Vaginal misoprostol administered 1, 2, or 3 days after mifepristone for early medical abortion
Schaff EA, Fielding SL, Westhoff C, Ellertson C, Eisinger SH, Stadalius LS, Fuller L. Vaginal misoprostol administered 1, 2, or 3 days after mifepristone for early medical abortion. Journal of the American Medical Association. 2000 Oct 18;284(15):1948-53
Context: The conventional timing of misoprostol administration after mifepristone for medical abortion is 2 days, but more flexible intervals, which may make the regimen more convenient, have not been studied.
Objective: To determine whether vaginal misoprostol administered 1, 2, or 3 days after mifepristone influences safety or effectiveness for abortion at up to 56 days' gestation.
Design: Prospective, randomized, open-label trial conducted from March 1998 to June 1999.
Setting: Sixteen US primary care and referral abortion facilities.
Patients: A total of 2295 healthy patients aged 18 years or older who were 56 or fewer days pregnant. Forty (1.7%) were lost to follow-up.
Interventions: Patients received 200 mg of oral mifepristone and were randomly assigned to self-administer 800 microg of vaginal misoprostol at home 1 (n = 745), 2 (n = 778), or 3 (n = 772) days later. Women returned to the clinic up to 8 days after mifepristone for ultrasonographic evaluation. A second dose of misoprostol was administered if the abortion was not complete. Patients with continuing pregnancy, excessive bleeding, or retained pregnancy tissue 5 weeks later received an aspiration curettage.
Main Outcome Measures: Effectiveness of the procedure (ie, a complete medical abortion without surgical intervention), adverse effects, acceptability of the procedure based on patient questionnaires, reasons for surgical intervention, and adverse outcomes, compared among the study groups.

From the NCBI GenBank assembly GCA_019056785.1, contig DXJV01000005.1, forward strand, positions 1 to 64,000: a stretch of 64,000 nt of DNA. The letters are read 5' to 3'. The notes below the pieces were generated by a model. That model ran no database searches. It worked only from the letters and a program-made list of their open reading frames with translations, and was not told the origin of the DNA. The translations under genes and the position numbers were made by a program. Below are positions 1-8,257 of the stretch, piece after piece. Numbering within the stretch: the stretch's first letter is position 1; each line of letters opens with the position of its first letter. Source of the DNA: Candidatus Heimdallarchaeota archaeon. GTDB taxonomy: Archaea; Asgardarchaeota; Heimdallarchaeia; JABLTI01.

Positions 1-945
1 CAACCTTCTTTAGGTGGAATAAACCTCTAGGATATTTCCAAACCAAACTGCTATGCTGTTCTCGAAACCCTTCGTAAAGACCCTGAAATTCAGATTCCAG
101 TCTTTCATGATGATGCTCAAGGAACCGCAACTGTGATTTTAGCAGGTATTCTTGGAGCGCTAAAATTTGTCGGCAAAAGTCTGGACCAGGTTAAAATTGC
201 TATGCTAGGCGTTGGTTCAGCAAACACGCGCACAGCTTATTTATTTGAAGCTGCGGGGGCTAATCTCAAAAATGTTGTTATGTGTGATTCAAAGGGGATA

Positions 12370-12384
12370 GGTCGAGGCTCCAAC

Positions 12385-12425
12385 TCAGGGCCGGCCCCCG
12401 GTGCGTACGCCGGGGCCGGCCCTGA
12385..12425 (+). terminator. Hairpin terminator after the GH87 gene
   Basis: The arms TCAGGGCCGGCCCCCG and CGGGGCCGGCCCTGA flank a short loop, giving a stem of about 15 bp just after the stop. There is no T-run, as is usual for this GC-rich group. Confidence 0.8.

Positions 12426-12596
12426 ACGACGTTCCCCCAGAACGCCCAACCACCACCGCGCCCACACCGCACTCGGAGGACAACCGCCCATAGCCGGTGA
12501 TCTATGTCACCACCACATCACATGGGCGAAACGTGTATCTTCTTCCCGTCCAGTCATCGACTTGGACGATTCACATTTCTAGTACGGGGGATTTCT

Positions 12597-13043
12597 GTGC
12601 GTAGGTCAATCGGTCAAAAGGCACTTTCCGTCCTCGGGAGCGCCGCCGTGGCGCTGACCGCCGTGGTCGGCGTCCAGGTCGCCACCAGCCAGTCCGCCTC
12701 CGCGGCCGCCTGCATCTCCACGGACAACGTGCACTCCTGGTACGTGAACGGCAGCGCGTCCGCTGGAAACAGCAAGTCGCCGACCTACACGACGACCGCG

Results: Of the 2255 women completing follow-up, complete medical abortion rates were 98% (95% confidence interval [CI], 97%-99%) among those using misoprostol after 1 day, 98% (95% CI, 97%-99%) for those using misoprostol after 2 days, and 96% (95% CI, 95%-97%) among those using misoprostol after 3 days. Fifty-five subjects aborted before taking misoprostol, 9 had early surgery, and 103 did not take misoprostol on their assigned day. No blood transfusions were required. Cramping and nausea were the most common adverse effects reported, with similar percentages of patients in all 3 groups reporting such effects. Thirteen unexpected or serious adverse events occurred: 6 in those using misoprostol after 1 day; 4 in those using it after 2 days; and 3 in those using it after 3 days. Nearly all women (>90%) found the procedure to be acceptable.
Conclusions: Our results suggest that vaginal misoprostol, 800 microg, can be used from 1 to 3 days after mifepristone, 200 mg, for early medical abortion, and need not be administered strictly 48 hours after mifepristone. JAMA. 2000;284:1948-1953.